The Shape of the 21st Century Library, by Howard Besser, a LIS professor at UCLA, was a chapter in Information Imagineering: Meeting at the Interface, published by ALA. This paper discusses the rapid evolution of libraries and stresses the importance of librarians\' active, intelligent intervention in the changes that are taking place if librarianship\'s core missions and values are to be preserved. Changes in other institutions, technology trends, disintermediation, and the mission of public libraries are discussed. I think this paper makes a good statement and could be a good discussion piece for the LISNews community... An excerpt here: -- Read More
\"THE independence of parliamentarians has been undermined after a ruling that gives ministers the power to force MPs to pass requests for information through ministerial offices.
Ministers can now force Parliamentary Library researchers to go through their offices, so that ministerial staff will know what information is being sought by the MPs and can regulate the speed of the response.\"
Forgive me for being a stupid American, but, what\'s an MP?
Friday updates for this week include volumes of fun, computer source code issues, Ralph Nader, A bot more napster, librarians efforts recalled, readers make friends with books, the bible, and the Quote of the Week!! -- Read More
I collected quite a little collection of E-Book stories this week. They include an interesting one on Joseph Lieberman’s book, \"In Praise of Public Life\".
Welcome to the future! -- Read More
\"We focused really hard on getting African-American political people first,\" Nelson said. \"But community people are very important also. Just the everyday folks, because they have the real nuts and bolts of things. We know the high-visibility people have done a lot. But the community people are very important to us too.\"
It seems like there were many people upset about that article that ran in the New York Times last week. Read the letters to the editor here.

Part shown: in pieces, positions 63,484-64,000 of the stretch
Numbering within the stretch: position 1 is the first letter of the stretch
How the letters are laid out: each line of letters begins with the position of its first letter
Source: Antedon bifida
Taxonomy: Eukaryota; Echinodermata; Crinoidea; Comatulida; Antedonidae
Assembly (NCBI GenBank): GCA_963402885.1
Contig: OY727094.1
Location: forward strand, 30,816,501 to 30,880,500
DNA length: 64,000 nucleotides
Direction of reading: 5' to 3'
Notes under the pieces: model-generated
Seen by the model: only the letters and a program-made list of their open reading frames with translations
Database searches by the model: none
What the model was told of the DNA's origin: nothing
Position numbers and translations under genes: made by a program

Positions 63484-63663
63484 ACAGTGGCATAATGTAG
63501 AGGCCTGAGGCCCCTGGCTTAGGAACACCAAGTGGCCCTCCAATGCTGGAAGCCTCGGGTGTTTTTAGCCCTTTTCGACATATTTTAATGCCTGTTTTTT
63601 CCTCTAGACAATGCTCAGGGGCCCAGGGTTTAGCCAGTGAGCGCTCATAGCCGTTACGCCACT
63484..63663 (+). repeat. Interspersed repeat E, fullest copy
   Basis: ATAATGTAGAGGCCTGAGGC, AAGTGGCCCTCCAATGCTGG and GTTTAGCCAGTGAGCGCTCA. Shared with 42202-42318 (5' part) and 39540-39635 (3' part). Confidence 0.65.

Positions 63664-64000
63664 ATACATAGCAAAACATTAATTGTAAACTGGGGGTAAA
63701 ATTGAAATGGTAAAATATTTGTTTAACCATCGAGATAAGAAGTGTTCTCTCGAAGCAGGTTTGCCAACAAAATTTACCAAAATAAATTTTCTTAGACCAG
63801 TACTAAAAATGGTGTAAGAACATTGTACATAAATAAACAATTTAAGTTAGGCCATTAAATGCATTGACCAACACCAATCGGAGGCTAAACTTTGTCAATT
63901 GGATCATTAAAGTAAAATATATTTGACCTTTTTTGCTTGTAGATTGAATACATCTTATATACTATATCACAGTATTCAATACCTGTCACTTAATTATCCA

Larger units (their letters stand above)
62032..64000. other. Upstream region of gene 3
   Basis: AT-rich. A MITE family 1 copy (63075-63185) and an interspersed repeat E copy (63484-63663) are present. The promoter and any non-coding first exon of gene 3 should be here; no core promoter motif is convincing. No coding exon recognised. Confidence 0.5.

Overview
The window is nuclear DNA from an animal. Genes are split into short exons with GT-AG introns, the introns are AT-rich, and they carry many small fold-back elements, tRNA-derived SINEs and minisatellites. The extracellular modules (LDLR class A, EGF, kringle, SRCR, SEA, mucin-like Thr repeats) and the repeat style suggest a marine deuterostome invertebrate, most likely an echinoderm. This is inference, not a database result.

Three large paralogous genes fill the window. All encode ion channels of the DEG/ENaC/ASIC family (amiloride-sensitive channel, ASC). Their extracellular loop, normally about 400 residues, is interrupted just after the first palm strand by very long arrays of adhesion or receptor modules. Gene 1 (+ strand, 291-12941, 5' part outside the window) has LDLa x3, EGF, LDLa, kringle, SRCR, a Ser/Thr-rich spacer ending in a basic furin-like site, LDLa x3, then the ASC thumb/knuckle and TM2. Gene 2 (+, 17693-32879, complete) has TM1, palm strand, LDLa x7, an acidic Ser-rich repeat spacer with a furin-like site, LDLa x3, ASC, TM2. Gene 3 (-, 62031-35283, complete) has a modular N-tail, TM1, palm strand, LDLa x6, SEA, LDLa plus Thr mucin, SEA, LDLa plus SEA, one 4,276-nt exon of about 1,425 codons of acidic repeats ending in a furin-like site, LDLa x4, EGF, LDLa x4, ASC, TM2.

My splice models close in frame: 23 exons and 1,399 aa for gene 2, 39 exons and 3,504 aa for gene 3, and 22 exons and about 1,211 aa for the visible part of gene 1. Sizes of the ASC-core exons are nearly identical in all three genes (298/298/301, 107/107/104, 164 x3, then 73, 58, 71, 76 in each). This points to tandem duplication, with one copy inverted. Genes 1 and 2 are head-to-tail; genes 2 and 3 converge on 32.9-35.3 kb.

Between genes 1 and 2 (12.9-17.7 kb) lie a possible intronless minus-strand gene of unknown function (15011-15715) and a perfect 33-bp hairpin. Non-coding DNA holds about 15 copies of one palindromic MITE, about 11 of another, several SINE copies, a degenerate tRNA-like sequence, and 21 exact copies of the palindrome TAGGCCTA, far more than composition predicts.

My letter wasn\'t published, but for those who care to read it, read on... -- Read More
Another library is turning to a collection agency to get back some overdues. The Springfield-Greene County Library is trying a collection agency. The City Council is also considering a bill that toughens a city law by holding library-card holders legally responsible for materials checked out.
\"We’re out to get the chronic abusers who do not return our material, and there are chronic abusers,” library Executive Director Annie Busch said.
The library currently mails about 113 notices each week to those at least 55 days overdue, Busch said.\"
Someone sent in these two stories on the strike in Ohio. Things are getting worse.
\"The Stark County
District Library was not quiet
Wednesday, and the librarians
themselves were creating the
clamor. -- Read More
Ron Force writes \"The San Francisco Chronicle has astory about free-lance authors suing Northern Lights, Gale Group, and ProQuest for payment of royalities on full text articles sold by publishers without permission. A similar group in New York has used the above, plus Reed-Elsevier. UnCover settled with the authors for $7.5 milion in back royalities. \"
R. Lee Hadden writes \"bizjournals.com
In its 1999 salary survey, the 14,000-member
Special Libraries Association found that
member salaries had grown 5.1 percent in the
previous year, as compared to a 3.3 percent
increase for other white-collar workers in
roughly the same period. The average full-time
information professional was earning $52,826 a
year as of last spring.
\"Brett Janecek, a 14-year-old freshman at Billings Central, envisions a teen center at the public library where he could “get away, relax and sit, and chill.”
And really, isn\'t it all about chillin\'? -- Read More
\"Technology is forcing us to re-evaluate the legal notion of intellectual property. The original compromise struck for the good of society has become unbalanced, and the reactions from the situation\'s current beneficiaries to counter this unrest have only disturbed the situation more. Copyright as it now stands has outlived its original purpose, and is no longer clearly beneficial to society as a whole. New business models must emerge, and are already emerging, to replace the old. \" -- Read More